Fruit was very popular in New France. The most popular fruit trees were acclimated and protected in winter with straw wraps. Growing trees in espalier was widespread in Europe and practiced in Canada as well.
Berries, cultivated or wild, are also very popular. They are harvested in large quantity then dried or made into jam.
Pehr Kalm, a Swedish botanist and student of Linnaeus, came to Canada in 1749 and jotted down his observations about the gardens he saw here, including this:
Fruit trees grow very well in the Montréal area. The main fruits I saw here are various types of apple and pear, all very good. It should be noted that if apples grow well in Québec, pear do not acclimate well. Peaches grow neither voluntarily or well. Some trees become somewhat hardened, but it is necessary to wrap them in straw every winter. Previously I mentioned vines imported from France. Some plum trees were imported from there as well, and they have acclimated well here and need no special care in winter.
Planted against fences, trees grown in espalier were protected from the wind and benefited from a microclimate. If we compare today’s new varieties with the old ones grown in espalier, such as those cited by Quintinie (1624-1691), creator of King Louis XIV’s kitchen garden, we notice that the latter have vanished. Having become delicate, they were replaced with new varieties.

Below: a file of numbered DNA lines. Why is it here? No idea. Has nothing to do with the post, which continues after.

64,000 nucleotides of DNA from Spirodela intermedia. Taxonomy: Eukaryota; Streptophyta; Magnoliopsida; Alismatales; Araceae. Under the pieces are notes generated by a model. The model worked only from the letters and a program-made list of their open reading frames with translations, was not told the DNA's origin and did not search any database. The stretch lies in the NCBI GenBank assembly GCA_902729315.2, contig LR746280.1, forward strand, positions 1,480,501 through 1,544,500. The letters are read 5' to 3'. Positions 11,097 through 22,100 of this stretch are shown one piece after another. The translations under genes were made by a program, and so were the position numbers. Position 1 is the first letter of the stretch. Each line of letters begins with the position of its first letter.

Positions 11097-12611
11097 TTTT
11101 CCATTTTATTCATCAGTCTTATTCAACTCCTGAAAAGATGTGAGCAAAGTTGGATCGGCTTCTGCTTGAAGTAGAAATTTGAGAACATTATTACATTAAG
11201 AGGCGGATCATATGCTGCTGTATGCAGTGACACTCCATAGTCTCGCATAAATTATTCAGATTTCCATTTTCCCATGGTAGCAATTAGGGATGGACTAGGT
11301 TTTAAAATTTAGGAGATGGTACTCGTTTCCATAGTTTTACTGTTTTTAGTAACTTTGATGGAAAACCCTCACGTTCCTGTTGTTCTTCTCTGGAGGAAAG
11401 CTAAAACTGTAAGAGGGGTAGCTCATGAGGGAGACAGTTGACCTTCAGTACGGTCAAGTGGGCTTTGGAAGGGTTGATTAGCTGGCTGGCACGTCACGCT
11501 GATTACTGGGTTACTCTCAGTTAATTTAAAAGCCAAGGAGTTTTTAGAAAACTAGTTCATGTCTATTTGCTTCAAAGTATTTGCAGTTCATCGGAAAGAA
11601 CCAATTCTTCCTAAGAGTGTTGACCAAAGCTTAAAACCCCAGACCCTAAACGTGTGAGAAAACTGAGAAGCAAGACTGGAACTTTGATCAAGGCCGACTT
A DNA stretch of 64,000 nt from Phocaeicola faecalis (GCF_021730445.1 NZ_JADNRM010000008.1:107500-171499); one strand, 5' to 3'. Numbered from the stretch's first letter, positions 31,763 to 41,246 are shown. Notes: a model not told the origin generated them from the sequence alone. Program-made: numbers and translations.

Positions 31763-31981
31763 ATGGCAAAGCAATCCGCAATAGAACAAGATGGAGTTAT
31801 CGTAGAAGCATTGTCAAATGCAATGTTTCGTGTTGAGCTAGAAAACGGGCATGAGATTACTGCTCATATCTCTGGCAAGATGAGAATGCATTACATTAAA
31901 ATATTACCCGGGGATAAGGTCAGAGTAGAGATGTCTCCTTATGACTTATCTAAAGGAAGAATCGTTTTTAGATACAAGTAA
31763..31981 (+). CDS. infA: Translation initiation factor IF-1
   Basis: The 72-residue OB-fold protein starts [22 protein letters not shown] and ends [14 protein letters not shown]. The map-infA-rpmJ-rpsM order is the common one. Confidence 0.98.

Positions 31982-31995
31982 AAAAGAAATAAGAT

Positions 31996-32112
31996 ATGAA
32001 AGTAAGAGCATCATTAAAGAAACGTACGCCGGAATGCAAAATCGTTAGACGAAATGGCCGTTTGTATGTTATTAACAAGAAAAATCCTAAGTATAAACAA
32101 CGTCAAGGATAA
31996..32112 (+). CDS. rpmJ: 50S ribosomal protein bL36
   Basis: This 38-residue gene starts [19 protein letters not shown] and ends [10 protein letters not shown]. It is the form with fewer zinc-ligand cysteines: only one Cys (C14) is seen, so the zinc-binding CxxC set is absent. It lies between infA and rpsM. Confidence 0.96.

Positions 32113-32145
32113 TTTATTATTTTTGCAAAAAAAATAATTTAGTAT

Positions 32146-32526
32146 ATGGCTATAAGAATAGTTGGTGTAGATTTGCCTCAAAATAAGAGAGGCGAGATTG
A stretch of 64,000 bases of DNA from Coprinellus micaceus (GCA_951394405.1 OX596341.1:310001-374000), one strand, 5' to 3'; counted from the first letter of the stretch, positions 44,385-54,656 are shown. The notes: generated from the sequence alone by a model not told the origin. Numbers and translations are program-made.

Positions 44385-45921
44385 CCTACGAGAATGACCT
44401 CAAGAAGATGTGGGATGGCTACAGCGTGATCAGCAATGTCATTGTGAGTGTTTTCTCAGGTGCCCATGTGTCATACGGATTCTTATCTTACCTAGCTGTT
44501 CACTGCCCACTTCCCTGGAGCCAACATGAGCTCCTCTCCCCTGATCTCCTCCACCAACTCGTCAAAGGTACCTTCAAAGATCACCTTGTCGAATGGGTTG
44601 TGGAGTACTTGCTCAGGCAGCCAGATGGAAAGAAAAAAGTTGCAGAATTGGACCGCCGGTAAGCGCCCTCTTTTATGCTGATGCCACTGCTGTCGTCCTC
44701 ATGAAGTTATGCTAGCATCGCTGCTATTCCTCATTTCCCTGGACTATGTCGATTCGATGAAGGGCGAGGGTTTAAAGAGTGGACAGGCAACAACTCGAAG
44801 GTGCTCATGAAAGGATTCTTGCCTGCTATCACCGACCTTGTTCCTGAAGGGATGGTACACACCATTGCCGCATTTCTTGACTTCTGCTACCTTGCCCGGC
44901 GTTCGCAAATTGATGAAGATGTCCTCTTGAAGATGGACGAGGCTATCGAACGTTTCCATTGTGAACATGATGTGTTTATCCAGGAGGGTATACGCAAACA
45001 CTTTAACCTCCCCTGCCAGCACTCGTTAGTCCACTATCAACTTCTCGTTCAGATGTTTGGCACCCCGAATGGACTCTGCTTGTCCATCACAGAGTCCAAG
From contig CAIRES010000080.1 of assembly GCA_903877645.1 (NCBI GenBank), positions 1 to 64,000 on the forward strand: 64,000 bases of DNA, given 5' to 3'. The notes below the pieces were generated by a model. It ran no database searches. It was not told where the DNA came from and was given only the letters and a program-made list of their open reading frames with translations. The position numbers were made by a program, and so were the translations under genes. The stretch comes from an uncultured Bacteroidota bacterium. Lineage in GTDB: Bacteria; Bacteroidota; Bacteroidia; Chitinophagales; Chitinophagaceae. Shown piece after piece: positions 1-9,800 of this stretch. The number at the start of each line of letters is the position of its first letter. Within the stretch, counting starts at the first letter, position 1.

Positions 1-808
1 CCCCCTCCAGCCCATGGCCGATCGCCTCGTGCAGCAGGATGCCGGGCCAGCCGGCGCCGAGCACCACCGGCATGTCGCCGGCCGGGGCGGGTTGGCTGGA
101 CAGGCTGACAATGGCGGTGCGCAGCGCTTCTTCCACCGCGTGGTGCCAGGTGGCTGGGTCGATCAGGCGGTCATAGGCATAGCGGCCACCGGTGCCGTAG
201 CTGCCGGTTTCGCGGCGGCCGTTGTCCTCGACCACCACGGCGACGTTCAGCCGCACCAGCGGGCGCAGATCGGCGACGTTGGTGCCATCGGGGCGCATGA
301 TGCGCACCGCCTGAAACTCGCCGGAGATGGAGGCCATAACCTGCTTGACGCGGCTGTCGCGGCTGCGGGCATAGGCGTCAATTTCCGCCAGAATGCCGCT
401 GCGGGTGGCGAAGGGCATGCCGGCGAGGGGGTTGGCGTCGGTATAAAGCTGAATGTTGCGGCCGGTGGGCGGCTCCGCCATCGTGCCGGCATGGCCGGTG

The main goal of pruning is to keep the plants healthy by removing branches that are diseased, damaged or dead. Another goal of pruning is to shape a plant as it grows, to make it smaller or thicker according to the use to which it is destined. With fruit trees, pruning helps make the tree more productive. There are many ways to prune a tree: limiting its growth when it has become invasive, rejuvenating it by removing old wood, sculpting it to produce topiaries, espaliers or dwarf trees.
Espalier pruning is meant to shape the tree as it grows by choosing in advance the shape of the mature tree and by guiding the limbs. To do this, the tree is planted at the foot of a wall, against a trellis, and the limbs attached thereto. The tree, therefore, grows in two dimensions and gives the impression of a climbing plant. Apple trees, pear trees and vines are all very popular choices for this treatment.